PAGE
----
In 1986, Ken became Owner and Principal of Shiels Obletz Johnsen, Inc. (SOJ). SOJ is a Project Management firm that specializes in complex urban development projects. SOJ has offices in Portland and Seattle. Ken worked in Portland for 10 years.
Ken came back to Seattle in 1996 to serve as the Executive Director of the Public Facilities District formed to build Safeco Field, home of the Seattle Mariners. He managed all aspects of that project from start to finish.
Since Safeco Field, Ken has managed several major civic development projects including:
- Seattle City Hall
- Seattle Justice Center
- ShoWare Event Center in Kent
- Pike Place Market Renovation
- Pike Place Market Front
- King Street Station Renovation
Ken also played an important role in the transformation of South Lake Union, first in helping develop the Mayor’s South Lake Union Action Agenda and then managing the South Lake Union Streetcar project.
For the past several years, Ken has been heavily involved with the Seattle’s Central Waterfront Project – Waterfront Seattle. The project extends 2 miles along the shores of Elliott Bay. The removal of the Alaska Way Viaduct and replacement of the Elliott Bay Seawall project is a tremendous opportunity to reconnect Seattle’s Waterfront to the rest of the City. A concept design and funding program for the project were approved by the Seattle City Council in 2014. Ken led the design and engineering team that prepared the Waterfront plan. He then managed the $400 million City Seawall Replacement project, completed in 2017.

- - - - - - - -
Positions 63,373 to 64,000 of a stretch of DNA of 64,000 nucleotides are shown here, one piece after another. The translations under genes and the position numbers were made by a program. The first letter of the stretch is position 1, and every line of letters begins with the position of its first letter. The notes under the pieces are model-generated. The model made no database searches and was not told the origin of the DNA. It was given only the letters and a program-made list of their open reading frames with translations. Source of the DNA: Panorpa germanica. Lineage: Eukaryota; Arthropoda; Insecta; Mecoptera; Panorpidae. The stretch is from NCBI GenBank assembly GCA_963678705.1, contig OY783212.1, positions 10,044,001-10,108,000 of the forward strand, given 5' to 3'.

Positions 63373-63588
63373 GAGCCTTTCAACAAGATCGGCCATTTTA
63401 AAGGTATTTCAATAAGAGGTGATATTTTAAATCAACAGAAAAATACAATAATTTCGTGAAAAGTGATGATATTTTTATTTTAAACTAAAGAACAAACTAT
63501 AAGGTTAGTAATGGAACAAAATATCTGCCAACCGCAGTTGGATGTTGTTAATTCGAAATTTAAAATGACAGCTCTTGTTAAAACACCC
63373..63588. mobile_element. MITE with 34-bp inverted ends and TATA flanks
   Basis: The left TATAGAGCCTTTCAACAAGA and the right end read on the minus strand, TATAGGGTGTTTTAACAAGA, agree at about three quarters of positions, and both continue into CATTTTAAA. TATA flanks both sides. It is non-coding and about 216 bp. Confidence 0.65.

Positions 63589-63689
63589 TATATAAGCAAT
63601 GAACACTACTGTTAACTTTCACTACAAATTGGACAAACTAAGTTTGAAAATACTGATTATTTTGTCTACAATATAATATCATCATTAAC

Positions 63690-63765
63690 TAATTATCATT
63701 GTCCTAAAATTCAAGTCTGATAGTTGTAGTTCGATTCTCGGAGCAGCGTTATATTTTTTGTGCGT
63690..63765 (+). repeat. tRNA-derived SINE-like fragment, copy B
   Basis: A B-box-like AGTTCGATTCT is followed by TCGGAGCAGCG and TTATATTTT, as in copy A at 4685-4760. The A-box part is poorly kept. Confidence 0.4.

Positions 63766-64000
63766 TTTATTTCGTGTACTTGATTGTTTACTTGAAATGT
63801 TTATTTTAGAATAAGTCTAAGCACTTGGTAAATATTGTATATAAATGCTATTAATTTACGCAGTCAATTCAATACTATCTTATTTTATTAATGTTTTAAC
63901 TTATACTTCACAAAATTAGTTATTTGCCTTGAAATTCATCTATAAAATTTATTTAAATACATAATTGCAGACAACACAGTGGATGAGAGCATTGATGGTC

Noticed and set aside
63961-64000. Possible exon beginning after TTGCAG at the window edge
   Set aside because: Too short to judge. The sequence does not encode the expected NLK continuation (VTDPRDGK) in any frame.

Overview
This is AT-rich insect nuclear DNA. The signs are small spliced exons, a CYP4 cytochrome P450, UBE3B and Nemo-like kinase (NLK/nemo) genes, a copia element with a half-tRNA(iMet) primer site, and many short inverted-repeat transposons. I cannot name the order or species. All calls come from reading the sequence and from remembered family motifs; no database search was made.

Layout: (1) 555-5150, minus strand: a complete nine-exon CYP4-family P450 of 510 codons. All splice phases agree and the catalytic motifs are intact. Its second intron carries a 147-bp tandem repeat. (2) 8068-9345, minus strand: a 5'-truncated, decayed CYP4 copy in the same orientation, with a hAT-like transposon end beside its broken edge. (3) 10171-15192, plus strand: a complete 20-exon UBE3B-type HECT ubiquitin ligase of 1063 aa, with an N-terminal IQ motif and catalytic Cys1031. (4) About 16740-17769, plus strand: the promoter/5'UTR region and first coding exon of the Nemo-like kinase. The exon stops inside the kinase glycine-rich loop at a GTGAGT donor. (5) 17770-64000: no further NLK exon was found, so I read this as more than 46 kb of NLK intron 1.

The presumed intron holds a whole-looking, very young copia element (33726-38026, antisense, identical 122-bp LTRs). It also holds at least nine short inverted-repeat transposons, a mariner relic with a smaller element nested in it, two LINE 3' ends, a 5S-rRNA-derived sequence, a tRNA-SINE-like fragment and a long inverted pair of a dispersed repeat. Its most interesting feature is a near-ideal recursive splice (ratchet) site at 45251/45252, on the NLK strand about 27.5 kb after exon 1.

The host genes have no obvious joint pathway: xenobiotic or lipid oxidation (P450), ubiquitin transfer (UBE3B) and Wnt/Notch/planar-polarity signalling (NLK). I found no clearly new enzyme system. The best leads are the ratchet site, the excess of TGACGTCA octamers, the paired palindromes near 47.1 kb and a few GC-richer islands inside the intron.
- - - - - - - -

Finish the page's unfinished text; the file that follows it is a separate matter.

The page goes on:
Ken is currently serving as the project manager for the Seattle Aquarium’s $113 million Ocean Pavilion project. He is also serving as Project Manager for the Seattle Opera’s $60million “Opera at the Center” project.
Terrie Klinger is Barer Professor of Sustainability Science and Director of the School of Marine and Environmental Affairs at the University of Washington, and is Co-Director of the Washington Ocean Acidification Center. Her research focuses on the ecology of nearshore benthic systems, the impacts of multiple stressors on marine ecosystem function, and the development of management strategies to address the challenges of ocean change. She is a member of the Ecosystem Advisory Sub-Panel of the Pacific Fisheries Management Council and serves on other advisory bodies. She obtained a Ph.D. from the Scripps Institution of Oceanography at UC San Diego after earning a Master’s degree in Botany from the University of British Columbia and a Bachelor’s degree in Biology from UC Berkeley.